I have a great startup idea but no money.

………By: Hassan Sayed

Ever since we launched IdeaGist, our team has participated in many variations of the same conversation with countless people who have a terrific idea for a startup. Everyone seems adept at coming up with ideas for a dynamic business, a clever product, an ingenious service.  But the majority of these ambitious innovators whose creative acumen and enthusiasm for their idea’s potential seem to share one common roadblock to certain success. Money.

They don’t seem to have any. A large number of us don’t even know people who have money, at least not enough of it to invest in our ideas.

Are you a member of this community of entrepreneurial visionaries with great ideas and no money? If so, this blog is for you.

We are not here to talk about ways to raise money for your startup, there are plenty of blogs out there covering that topic. Instead, let’s talk about developing your startup within your means.

The ultimate proof of an idea’s validity is when more than a few people are willing to pay for it. You need to get to this point with what you can afford. While IdeaGist offers a more extensive process for people like you, here are a few simple steps you can take to get there with little or no money:

  1. Define the problem: Write down your thoughts. Begin with a clear statement about whatever problem you’re trying to solve with your idea. If you don’t have a clear idea of what the problem you need to solve is, think about why you came up with your idea in the first place. Within your own brain is the key to solving this puzzle. If your answer to the question about why you came up with the idea in the first place is because you thought it could make a lot of money, think harder. Without defining the problem your idea can solve, you’re wasting your energy and avoiding the real issue. You don’t need any money for this step.
  1. Validate the problem: Innovative people often have vivid imaginations, so it’s easy to fall into their own traps. You need to validate your problem statement. If you have performed step one correctly, this part should be easy. Talk to people with a similar problem they’re trying to solve and ask them how they’re planning to do it.Don’t offer your solution, just listen to them. Try to understand the toll this problem is taking on them, and try to assess how much value they would place on a solution. Write down their stories—your goal is to talk to 10 people with the same or similar problems. Chances are you know these people so there should be a level of trust. If you don’t know the people with whom you’re discussing the problem, try to find someone in your circle who does know them. This step should not cost you any money.
  1. Sketch it out: You have a distinctive creative viewpoint, so it may not be easy for people to understand your idea. You may be thinking about a device—maybe an app, a website, something totally unique. Draw whatever you’re imagining on a piece of paper. If you’d like to use computer graphics tools for this step, go for it. It does not matter how it looks, just create a sketch of your idea. If your idea is an app, just draw screens with boxes and labels. You don’t need to be an artist for this. This step should not cost you any money.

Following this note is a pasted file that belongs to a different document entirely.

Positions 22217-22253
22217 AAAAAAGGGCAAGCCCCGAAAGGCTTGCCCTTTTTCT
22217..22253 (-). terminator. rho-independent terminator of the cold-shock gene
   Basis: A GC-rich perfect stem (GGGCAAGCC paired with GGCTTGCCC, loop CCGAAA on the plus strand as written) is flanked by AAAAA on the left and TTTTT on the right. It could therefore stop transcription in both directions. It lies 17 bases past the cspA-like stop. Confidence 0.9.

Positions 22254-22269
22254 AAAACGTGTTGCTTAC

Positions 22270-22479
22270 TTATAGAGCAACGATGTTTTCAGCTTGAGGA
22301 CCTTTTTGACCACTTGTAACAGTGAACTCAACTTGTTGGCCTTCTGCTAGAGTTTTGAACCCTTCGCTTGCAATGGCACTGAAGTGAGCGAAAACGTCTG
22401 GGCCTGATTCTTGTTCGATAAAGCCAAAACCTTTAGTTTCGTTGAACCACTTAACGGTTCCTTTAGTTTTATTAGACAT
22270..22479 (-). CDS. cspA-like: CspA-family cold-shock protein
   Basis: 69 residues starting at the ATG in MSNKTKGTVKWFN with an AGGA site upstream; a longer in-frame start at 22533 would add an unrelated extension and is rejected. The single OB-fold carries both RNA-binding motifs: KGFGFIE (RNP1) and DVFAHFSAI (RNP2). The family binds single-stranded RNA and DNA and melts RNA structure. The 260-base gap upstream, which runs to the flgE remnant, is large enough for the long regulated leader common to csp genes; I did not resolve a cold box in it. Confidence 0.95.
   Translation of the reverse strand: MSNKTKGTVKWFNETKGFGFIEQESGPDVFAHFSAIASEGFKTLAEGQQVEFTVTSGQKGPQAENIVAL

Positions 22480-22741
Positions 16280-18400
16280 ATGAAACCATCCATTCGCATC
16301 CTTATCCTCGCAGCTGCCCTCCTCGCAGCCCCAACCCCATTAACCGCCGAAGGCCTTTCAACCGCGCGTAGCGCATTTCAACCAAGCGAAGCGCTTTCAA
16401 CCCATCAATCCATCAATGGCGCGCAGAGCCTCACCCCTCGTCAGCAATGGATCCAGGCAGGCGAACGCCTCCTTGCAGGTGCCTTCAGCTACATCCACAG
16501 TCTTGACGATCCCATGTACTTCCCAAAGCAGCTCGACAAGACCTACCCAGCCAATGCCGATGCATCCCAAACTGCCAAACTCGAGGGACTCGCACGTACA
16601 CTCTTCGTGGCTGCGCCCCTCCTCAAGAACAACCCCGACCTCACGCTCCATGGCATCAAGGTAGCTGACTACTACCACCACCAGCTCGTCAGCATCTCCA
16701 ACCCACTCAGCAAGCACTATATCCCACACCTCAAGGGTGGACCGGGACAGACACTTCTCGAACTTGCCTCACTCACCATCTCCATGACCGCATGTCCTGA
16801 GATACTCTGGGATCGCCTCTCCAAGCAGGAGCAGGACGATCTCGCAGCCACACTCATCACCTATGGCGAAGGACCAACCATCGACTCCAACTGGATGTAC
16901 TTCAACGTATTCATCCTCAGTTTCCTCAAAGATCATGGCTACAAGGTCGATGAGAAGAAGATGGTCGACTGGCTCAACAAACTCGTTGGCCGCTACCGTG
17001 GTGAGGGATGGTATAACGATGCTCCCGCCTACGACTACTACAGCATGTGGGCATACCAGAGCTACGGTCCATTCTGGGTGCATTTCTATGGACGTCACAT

1. Paint the picture: You may already have done a good job sketching your idea and may not need this step, or you may not want to share your sketch with others. Your goal is to develop a visual expression of your idea as you envision it in the future. The picture you develop could be expressed in the form of a story or narrative, an animation, a collage—something that can be shared with potential users or customers. This step may cost you a little money, but you should avoid spending a lot of money on it.
  1. Reality check: Remember the 10 people you talked to earlier? Call them again. Tell them that you can solve their problem. Would they be interested? If they say yes, give them a price point. Don’t be shy, ask them if they would pay “X” amount to solve their problem. If they say no, find out how much they would be willing to pay. Share your picture with them, if you need to. This step should not cost you any money.
  2. Cost benefit: Consider the cost of developing your idea. You don’t need to be accurate, just approximate. If you have not developed similar projects in the past, talk to few people who have and ask them about their average costs. Divide the estimated development cost by the average price your customers are willing to pay. This will give you a target customer base to pay for your solution’s development. This step should not cost you any money.
  3. Bootstrap or crowdfund: With the knowledge you’ve gained of your customers, your solution, and cost benefits, ask your potential customers if they’d be willing to pay in advance with a promise to deliver their solution within a specific time period. If your product is something like a device, you may be able to run a crowdfunding campaign. At this stage you may need to spend some money to develop your story and present your idea.

Once you have completed these 7 steps, chances are you will be able to bootstrap your startup, or at least show ample proof that it will be easy for you to raise money. You may even ask a few potential customers if they would like to invest in your solution and claim a stake in your company.

IdeaGist’s proprietary formula for startups contains 60 steps to guide you through the maze of startup-building, and offers templates and learning materials at every step. We do all this to achieve two simple goals:

•  Help entrepreneurs get the most work done with less cash needed
•  Help entrepreneurs avoid common mistakes that could become fatal

Join IdeaGist and get working on your startup like a pro.